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March 1962

Relief of Symptoms

Arch Intern Med. 1962;109(3):370. doi:10.1001/archinte.1962.03620150120019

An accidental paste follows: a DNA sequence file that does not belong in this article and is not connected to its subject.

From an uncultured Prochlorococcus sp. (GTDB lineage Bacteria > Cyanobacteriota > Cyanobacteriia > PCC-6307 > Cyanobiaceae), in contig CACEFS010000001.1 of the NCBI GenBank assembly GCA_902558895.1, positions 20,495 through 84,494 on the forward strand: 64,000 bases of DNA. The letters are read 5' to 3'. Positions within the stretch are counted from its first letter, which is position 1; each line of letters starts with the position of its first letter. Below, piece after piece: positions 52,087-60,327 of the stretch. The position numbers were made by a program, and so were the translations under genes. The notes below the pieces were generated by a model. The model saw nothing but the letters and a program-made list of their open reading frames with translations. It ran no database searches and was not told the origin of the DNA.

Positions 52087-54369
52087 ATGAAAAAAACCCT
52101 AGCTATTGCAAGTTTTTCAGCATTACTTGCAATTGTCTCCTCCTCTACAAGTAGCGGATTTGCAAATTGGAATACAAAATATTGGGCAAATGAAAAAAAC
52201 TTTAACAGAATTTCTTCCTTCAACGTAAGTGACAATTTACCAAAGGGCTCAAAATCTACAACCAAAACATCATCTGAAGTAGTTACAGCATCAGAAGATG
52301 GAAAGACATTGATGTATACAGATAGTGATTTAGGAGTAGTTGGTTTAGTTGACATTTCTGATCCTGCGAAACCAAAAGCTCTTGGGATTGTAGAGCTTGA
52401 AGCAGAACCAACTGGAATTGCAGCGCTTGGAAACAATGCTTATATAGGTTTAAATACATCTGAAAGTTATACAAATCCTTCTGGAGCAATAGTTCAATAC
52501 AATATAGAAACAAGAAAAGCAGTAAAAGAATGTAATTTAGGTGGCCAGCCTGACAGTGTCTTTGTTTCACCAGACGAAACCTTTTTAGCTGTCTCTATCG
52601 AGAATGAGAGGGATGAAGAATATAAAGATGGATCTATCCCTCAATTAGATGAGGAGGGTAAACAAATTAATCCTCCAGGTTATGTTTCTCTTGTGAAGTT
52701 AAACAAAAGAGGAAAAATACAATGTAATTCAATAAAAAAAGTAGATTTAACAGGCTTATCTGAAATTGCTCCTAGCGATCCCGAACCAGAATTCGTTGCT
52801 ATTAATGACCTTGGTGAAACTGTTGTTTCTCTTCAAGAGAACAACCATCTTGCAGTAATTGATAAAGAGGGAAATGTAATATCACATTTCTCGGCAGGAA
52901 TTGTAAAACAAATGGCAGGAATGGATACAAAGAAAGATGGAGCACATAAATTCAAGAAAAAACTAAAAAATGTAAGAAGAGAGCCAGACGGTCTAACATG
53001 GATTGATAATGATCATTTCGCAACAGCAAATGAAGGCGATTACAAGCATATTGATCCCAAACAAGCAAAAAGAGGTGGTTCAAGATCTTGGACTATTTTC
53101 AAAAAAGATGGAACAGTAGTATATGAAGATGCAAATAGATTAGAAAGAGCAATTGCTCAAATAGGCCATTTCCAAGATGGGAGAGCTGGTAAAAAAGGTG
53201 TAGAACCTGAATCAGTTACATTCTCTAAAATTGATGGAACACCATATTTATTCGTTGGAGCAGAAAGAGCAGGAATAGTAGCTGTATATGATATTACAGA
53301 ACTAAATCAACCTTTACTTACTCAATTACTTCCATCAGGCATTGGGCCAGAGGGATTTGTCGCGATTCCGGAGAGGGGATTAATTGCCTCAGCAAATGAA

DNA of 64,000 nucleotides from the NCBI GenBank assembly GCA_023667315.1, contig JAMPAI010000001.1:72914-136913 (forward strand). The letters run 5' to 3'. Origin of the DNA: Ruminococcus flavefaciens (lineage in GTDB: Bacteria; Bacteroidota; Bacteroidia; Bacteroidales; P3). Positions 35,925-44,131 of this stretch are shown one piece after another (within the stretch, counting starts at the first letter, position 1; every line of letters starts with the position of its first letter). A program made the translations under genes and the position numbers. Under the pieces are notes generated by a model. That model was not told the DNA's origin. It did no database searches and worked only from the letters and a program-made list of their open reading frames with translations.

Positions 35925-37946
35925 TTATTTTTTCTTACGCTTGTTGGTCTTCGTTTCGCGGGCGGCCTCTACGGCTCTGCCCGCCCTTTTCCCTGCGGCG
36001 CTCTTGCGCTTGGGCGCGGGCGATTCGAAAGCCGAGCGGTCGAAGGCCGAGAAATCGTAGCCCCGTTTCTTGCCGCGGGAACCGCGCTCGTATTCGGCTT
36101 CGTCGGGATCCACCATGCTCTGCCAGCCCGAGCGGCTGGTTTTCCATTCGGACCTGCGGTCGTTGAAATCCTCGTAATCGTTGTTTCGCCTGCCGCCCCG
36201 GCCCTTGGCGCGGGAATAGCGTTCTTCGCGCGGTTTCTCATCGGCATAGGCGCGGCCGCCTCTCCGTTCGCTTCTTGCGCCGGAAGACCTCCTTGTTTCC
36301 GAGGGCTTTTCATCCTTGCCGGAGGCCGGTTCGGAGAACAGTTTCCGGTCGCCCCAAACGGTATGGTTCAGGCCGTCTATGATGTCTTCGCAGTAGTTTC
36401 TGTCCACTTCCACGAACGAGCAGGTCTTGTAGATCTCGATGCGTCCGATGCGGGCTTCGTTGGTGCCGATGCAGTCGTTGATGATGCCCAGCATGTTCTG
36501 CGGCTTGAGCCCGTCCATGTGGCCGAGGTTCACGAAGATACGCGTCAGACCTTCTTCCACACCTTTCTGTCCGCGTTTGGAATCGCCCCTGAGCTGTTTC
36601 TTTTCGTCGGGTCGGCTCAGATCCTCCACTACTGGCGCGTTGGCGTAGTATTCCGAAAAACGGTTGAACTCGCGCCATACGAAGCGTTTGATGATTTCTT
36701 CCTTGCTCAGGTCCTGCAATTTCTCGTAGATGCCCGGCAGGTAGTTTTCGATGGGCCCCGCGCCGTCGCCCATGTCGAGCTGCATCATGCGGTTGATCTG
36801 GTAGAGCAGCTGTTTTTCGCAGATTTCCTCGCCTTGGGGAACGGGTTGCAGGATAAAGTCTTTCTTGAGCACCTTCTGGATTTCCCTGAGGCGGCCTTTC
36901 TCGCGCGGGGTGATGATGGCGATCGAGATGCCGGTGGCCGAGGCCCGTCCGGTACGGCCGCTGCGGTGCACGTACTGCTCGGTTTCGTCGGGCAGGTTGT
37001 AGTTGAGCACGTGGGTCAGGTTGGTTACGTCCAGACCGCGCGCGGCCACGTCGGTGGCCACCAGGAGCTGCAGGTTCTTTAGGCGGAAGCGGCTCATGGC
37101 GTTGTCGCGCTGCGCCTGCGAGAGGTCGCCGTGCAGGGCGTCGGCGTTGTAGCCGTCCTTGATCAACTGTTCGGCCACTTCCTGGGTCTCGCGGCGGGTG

This has been a popular book. It covers the field of symptomatology in a remarkably complete way, in 32 short chapters. The style is informal, almost chatty, but engaging. Symptoms are looked at broadly in terms of their significance to the patient, as well as their intensity. Treatment is by no means confined to a recital of drugs. There is a good deal about general measures to relieve suffering, and considerable fatherly advice from the vast experience of the author. The bibliography is up-to-date, but includes basic references as well. The book is well turned out, in clear print, on a double-column page. All in all, this is a sane and thoughtful, although sometimes discursive, consideration of symptoms of all sorts. The book should be useful for reference as well as for reading.

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